In a liver workup, patients should be tested for LAL-D with an enzymatic blood test prior to biopsy. While the presence of microvesicular steatosis on biopsy may be suggestive of LAL-D, a liver biopsy is not recommended as a diagnostic procedure1.

* Doctor image is hypothetical

Treatment Options

Studies have summarized the observed effects of management options in LAL-D. The treatment of patients with LAL-D has been based on maintenance measures aimed at reducing the complications of the disease. Historical therapies have included low-fat diet, lipid-lowering medications, and transplant.6

Lipid-lowering Therapy

Lipid-lowering medications, including HMG-CoA reductase inhibitors commonly known as statins, are considered for management of LAL-D. Notably, LAL-D patients typically present with elevated serum LAL-D cholesterol, and in one study, 35 of 135 (26%) patients were treated with statins for hyperlipidemia. Of the 12 of 35 patients with LAL-D that continued taking statins with longitudinal data provided, liver disease was more advanced and progressed in all patients.3

Hematopoietic Stem cell Transplant (HSCT)

HSCT has been performed in infants with LAL-D, however it may not address the multisystemic nature of LAL-D. While information regarding long-term outcomes is limited, HSCT has been associated with serious complications.

Liver Transplantation

Often, patients experience liver failure caused by cirrhosis that has evolved as a consequence of acute or chronic conditions such as hepatitis A/B infections, glycogen storage disorders and LAL-D.2,6,7 Liver transplantation therefore represents a possible solution to imminent liver failure. While liver transplantation is a treatment currently available for patients with decompensated liver cirrhosis, transplant does not halt disease progression in LAL-D and complications due to heart, and kidney disease.3,6,8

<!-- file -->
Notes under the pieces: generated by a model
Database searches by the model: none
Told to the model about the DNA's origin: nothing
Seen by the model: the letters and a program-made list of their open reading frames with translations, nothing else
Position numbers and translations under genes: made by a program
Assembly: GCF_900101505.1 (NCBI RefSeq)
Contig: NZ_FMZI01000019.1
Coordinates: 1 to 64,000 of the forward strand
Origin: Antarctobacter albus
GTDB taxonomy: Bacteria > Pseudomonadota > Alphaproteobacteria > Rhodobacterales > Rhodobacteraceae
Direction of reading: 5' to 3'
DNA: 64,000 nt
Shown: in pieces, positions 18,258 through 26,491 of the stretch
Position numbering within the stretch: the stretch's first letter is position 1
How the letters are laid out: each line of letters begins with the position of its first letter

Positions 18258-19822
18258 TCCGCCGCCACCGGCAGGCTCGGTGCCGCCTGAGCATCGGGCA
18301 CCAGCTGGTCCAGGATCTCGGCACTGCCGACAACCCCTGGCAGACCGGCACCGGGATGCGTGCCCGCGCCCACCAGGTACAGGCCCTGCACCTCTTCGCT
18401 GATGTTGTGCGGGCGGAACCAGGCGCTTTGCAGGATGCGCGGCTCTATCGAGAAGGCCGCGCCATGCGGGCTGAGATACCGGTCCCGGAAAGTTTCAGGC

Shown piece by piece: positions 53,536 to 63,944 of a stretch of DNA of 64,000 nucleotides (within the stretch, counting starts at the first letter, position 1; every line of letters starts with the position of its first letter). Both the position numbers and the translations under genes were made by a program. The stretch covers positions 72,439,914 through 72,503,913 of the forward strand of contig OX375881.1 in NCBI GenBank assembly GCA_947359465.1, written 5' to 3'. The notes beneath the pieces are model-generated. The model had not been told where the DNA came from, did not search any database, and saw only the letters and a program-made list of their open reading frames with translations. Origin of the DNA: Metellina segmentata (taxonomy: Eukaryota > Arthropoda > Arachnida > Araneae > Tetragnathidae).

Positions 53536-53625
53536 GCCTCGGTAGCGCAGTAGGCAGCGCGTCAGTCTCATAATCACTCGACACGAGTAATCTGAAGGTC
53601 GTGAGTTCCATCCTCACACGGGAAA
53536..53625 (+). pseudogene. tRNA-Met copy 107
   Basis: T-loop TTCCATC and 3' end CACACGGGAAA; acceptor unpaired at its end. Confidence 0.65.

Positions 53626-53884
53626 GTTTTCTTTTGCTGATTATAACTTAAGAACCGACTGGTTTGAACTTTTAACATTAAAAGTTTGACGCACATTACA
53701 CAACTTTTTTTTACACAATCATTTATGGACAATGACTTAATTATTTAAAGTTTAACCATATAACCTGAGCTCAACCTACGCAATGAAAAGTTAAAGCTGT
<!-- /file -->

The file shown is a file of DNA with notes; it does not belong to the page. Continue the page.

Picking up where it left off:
Enzyme Replacement Therapy

The administration of an enzyme solution intended to substitute an absent or dysfunctional enzyme is considered enzyme replacement therapy (ERT). This type of therapy has been approved to treat various lysosomal storage diseases, including LAL-D. The primary ERT treatment for patients with LAL-D involves the use of recombinant human LAL. There is a risk for life-threatening and severe allergic reactions to the infusion of the therapy.1-3

1.   Reiner Z, Guardamagna O, and Nair D, et al. Lysosomal acid lipase deficiency--an under-recognized cause of dyslipidaemia and liver dysfunction. Atherosclerosis. 2014;235(1):21-30.
2.   Burton BK, Balwani M, and Feillet F, et al. A Phase 3 Trial of Sebelipase Alfa
in Lysosomal Acid Lipase Deficiency. N Engl J Med. 2015;373(11):1010-1020.
3.   Bernstein DL, Hülkova H, and Bialer MG, et al. Cholesteryl ester storage disease: review of the findings in 135 reported patients with an underdiagnosed disease. J Hepatol. 2013;58(6):1230-1243.
4.   Grundy SM, Brewer HB Jr, and Cleeman JI, et al. Definition of metabolic syndrome: Report of the National Heart, Lung, and Blood Institute/American Heart Association conference on scientific issues related to definition. Circulation. 2004;109(3):433-438.
5.   Aguilar M, Bhuket T, and Torres S, et al. Prevalence of the metabolic syndrome in the United States, 2003-2012. JAMA. 2015;313(19):1973-1974.
6.   Rader DJ. Lysosomal Acid Lipase Deficiency--A New Therapy for a Genetic Lipid Disease. N Engl J Med. 2015;373(11):1071-1073.
7.   Keefe Emmet.  Hepatitis A and B Superimposed on Chronic Liver Disease: Vaccine-Preventable Diseases. Trans Am Clin Climatol Assoc.
8.   Bernstein DL, Lobritto S, and Lugaet A, et al. Lysosomal acid lipase deficiency allograft recurrence and liver failure- clinical outcomes of 18 liver transplantation patients. Mol Genet Metab. 2018;124(1):11-19